Curiously, wine industry consultants Gomberg, Fredrikson & Associates in Woodside, Cal, reported earlier this year that year the U.S. surpassed France as the world’s largest wine-consuming nation as wine shipments to the U.S. from California (leading a reader to believe California no longer is part of the U.S.), other states and foreign producers grew to nearly 330 million cases, a record high for the industry.
Gomberg, et al, said the estimated retail value of these sales was $30 billion, up 4% from 2009.
The French, meanwhile, consumed 320.6 million cases of wine in 2010, Gomberg said.
Robert Koch, president and CEO of Wine Institute, said U.S. wine-market conditions remain “highly competitive”, which usually means lower prices for consumers, and he expects the growth in wine consumption to continue.
“Americans are increasingly interested in a lifestyle with wine and food, demonstrated by the presence of wineries in all 50 states and 17 consecutive years of growth in U.S. wine consumption,” Koch.
Other countries to watch include China, which last year increased its wine consumption by 36 percent, and Russia, where wine consumption last year jumped by 30 percent.
The panelists at VinItaly had a handful of suggestions for developing new consumers, including marketing campaigns aimed at women and at young people just developing their interest in wine.
Italian wine producers also are exploring ways to increase sale in supermarkets, which currently account for 60 percent of that country’s wine sales.
Many states in the U.S. allow food stores to sell wine but Colorado isn’t among them. Buying wine in a food store generally is a “caveat emptor” experience, since few stores (none, in my experience) offer the level of expertise found in dedicated wine and liquor stores.
It’s 92 in Grand Junction and only 3 p.m., which means it may reach 95 or so before the sun sets.
I was reading posts by Susannah Gold and Charles Scicolone on a PR tasting they attended (n in NYC, of course) for Soave, an under-appreciated white wine from the Veneto region.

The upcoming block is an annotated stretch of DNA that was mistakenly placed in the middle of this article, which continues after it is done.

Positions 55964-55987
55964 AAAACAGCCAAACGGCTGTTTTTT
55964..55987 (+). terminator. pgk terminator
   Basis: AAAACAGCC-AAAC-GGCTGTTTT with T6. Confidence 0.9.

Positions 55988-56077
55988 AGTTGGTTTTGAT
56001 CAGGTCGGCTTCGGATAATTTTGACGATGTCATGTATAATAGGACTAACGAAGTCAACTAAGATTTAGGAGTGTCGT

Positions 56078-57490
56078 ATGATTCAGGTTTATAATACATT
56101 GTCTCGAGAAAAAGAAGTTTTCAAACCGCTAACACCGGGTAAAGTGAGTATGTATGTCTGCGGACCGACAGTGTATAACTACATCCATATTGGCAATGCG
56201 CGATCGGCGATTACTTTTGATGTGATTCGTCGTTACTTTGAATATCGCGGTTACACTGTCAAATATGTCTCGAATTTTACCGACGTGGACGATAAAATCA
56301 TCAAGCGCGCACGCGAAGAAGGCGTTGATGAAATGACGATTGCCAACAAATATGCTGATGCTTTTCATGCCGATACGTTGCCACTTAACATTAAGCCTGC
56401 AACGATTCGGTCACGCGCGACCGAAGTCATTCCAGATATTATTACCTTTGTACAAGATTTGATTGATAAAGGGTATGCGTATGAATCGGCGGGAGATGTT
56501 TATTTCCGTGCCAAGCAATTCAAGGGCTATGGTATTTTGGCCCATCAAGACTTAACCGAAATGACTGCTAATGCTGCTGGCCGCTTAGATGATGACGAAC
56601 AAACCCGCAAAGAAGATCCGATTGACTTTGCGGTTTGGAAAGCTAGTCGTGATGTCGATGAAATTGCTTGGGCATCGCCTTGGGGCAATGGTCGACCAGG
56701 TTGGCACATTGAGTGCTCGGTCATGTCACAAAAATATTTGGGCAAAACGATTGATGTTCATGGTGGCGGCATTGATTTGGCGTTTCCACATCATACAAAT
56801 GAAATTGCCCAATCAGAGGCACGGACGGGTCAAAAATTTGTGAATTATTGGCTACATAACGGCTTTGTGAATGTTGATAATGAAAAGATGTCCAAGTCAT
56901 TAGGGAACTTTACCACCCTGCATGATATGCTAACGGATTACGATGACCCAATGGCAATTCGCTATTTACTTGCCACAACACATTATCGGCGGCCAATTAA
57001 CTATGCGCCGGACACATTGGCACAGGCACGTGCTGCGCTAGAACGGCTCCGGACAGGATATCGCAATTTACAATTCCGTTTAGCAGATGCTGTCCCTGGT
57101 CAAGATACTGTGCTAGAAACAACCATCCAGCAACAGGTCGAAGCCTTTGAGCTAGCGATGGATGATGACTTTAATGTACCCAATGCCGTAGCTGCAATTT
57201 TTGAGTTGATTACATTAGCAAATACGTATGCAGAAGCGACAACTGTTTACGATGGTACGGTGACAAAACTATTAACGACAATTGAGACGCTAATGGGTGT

And those posts got me to thinking of a cool Italian white to savor after work, which brings me to the Frascati I have in the fridge. Frascati is a blend of Malvasia bianca (50 percent or more), Malvasia del Lazio and several other varietals including Greco, Trebbiano Giallo and other local (local to Rome, that is) white varietals.
But the wine itself doesn’t get much respect, with most reviews I’ve found calling it “serviceable” and “unremarkable.”
It doesn’t sound like much but maybe that’s about all I need on a steamy Friday, something serviceable and unremarkable.
Not sure what to pair it with, all the reviewers suggesting “unremarkable” foods like seafood cocktail. Seafood cocktail? Not sure I even remember what that is.
But maybe it will give me something to ponder other than the disaster in the Gulf, and the memories of the friends and family who make their living on and near the waters of Louisiana.
It’s been a tough spring for them, and there are going to be many tough weeks and months to come.
But as a bumper sticker said during the dark days following the Exxon pull-out in 1982 that left thousands of people jobless in western Colorado: tough times don’t last, tough people do.
My heart goes out to the tough people of Louisiana.
And I’ll get back to you on this here Frascati.
Buon weekend, y’all, as Alfonso would offer.